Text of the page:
Sign up ×
Stack Overflow is a community of 4.7 million programmers, just like you, helping each other. Join them, it only takes a minute:
input = new char[64]();
std::cout << "wait for cin" << std::endl;
while (std::cin >> std::setw(64) >> input)
    std::cout << "input : " << input << std::endl;

Well I assure you setw() copies 63 characters to the char * input instead of 64 and I see the 64rth character displayed on the next while(cin) iteration. Can this behavior be overridden ? I want all my 64 chars and NO nul in my array.

share|improve this question
@BillyONeal : I beg your pardon ? :D –  Mr_and_Mrs_D May 30 '12 at 15:39
That's what std::vector is for :) With raw pointers + new it's too easy to forget to call delete []. But vector does that for you (at the cost of a single pointer to store the size -- which you probably needed anyway. That is, std::vector<char> input(64) and while (std::cin >> std::setw(64) >> instead of the code you have up there would be better. –  Billy ONeal May 30 '12 at 16:59
Ah - thank you very much :) - btw would it call delete on a keyboard interrupt (which is the way to exit this particular app) ? –  Mr_and_Mrs_D May 30 '12 at 20:37
Nope. (Process teardown implicitly frees resources on most operating systems, but you don't want to rely on that) –  Billy ONeal May 30 '12 at 20:58

1 Answer 1

up vote 3 down vote accepted

operator>>(istraem&, char*) will always write the nul byte.

C++2003, (emphasis added):

Characters are extracted and stored until any of the following occurs:

  • n-1 characters are stored;
  • end of file occurs on the input sequence;
  •,c) is true for the next available input character c, where ct is use_facet >(in.getloc()).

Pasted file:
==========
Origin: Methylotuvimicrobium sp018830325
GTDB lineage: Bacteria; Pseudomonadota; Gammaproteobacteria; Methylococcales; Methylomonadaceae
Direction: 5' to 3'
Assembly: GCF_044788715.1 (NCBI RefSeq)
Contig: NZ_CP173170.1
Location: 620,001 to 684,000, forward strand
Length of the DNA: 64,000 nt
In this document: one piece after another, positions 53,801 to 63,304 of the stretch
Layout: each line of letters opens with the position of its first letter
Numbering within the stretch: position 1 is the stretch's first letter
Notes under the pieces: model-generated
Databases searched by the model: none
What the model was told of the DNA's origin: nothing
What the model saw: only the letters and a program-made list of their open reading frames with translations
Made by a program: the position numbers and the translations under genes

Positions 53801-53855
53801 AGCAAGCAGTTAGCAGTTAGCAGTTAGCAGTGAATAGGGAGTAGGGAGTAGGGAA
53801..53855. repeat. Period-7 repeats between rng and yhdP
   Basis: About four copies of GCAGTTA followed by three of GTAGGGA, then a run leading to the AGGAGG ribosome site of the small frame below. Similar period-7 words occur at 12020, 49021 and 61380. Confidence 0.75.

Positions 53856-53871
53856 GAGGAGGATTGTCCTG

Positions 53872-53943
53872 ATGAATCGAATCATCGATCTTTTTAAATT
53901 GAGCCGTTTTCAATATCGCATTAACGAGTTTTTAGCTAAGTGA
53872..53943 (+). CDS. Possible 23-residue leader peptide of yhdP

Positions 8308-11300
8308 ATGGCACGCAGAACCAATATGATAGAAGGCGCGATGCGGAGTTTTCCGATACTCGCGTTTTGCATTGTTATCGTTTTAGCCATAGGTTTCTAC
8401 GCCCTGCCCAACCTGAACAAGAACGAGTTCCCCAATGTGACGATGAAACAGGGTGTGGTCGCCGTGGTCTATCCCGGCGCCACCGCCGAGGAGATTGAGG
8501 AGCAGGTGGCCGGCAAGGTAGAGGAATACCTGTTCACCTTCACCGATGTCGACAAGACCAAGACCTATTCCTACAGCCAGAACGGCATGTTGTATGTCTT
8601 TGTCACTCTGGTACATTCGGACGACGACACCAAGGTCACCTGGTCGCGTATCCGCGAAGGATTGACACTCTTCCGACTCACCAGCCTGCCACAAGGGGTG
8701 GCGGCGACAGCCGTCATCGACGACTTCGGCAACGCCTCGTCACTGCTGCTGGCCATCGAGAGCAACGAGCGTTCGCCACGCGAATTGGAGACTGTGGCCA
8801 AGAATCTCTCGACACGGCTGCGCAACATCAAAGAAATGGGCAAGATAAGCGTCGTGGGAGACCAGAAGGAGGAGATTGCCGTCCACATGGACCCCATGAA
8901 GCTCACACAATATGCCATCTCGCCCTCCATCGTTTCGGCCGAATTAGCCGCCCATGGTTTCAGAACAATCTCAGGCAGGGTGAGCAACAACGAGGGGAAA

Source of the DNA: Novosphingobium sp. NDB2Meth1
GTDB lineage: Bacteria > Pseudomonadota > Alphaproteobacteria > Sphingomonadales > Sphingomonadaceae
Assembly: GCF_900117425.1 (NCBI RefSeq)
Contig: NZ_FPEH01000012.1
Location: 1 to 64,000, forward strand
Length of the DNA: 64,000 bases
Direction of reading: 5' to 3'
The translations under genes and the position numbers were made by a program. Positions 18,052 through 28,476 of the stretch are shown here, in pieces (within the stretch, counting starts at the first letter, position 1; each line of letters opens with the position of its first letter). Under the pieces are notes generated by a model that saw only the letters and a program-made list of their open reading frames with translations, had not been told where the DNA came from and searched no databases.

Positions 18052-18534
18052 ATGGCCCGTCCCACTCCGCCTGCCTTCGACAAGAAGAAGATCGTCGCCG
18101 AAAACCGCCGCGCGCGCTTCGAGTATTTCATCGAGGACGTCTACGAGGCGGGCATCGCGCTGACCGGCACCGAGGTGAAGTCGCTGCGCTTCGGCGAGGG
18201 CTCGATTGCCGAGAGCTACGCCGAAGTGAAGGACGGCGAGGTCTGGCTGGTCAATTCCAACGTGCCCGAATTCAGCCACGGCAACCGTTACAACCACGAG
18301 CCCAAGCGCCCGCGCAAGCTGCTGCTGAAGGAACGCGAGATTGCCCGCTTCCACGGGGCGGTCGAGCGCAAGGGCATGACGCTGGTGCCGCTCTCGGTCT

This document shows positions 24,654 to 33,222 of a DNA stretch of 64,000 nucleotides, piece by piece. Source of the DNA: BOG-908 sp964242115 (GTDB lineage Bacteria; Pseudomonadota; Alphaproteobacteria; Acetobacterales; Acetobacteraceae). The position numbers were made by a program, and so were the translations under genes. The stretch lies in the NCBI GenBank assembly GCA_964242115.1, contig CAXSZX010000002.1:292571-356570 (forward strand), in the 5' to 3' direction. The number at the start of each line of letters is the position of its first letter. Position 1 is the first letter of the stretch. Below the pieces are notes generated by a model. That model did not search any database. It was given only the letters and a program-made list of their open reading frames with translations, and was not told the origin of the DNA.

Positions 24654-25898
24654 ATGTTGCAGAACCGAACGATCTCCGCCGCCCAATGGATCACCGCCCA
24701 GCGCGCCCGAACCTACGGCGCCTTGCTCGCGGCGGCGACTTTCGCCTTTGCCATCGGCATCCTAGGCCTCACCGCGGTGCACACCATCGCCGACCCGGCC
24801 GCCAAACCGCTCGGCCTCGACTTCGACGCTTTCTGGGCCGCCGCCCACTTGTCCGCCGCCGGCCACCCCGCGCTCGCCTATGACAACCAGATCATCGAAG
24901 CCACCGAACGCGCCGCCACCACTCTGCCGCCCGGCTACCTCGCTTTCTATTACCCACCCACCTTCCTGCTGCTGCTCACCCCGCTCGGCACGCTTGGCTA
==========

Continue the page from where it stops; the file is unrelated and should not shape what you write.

Operator>> then stores a null byte (charT()) in the next position, which may be the first position if no characters were extracted. operator>> then calls width(0).

You can get nearly the behavior you want

  • allocate a 65-byte array and call setw(65), or
  • call, 64).

Note that the two solutions are not identical. Using std::cin >> input treats whitespace differently than does.

share|improve this answer
Thanks - what is the difference in whitespace treatment ? –  Mr_and_Mrs_D May 30 '12 at 15:36
operator>> skips over initial whitespace, reads printing chars, then stops at the first whitespace. .read() doesn't. Try feeding " 12 34 56" into your operator>> code. –  Robᵩ May 30 '12 at 15:48
Thanks :) - the problem with read is that it waits for 64 chars - while I want to type in one char hit enter and have a branch taken (actually I wnat to just hit enter but then the while() exits lol) - while have another branch when I paste in the 64 chars. So setw(65) (:sigh:) –  Mr_and_Mrs_D May 30 '12 at 16:17

Your Answer


By posting your answer, you agree to the privacy policy and terms of service.

Not the answer you're looking for? Browse other questions tagged or ask your own question.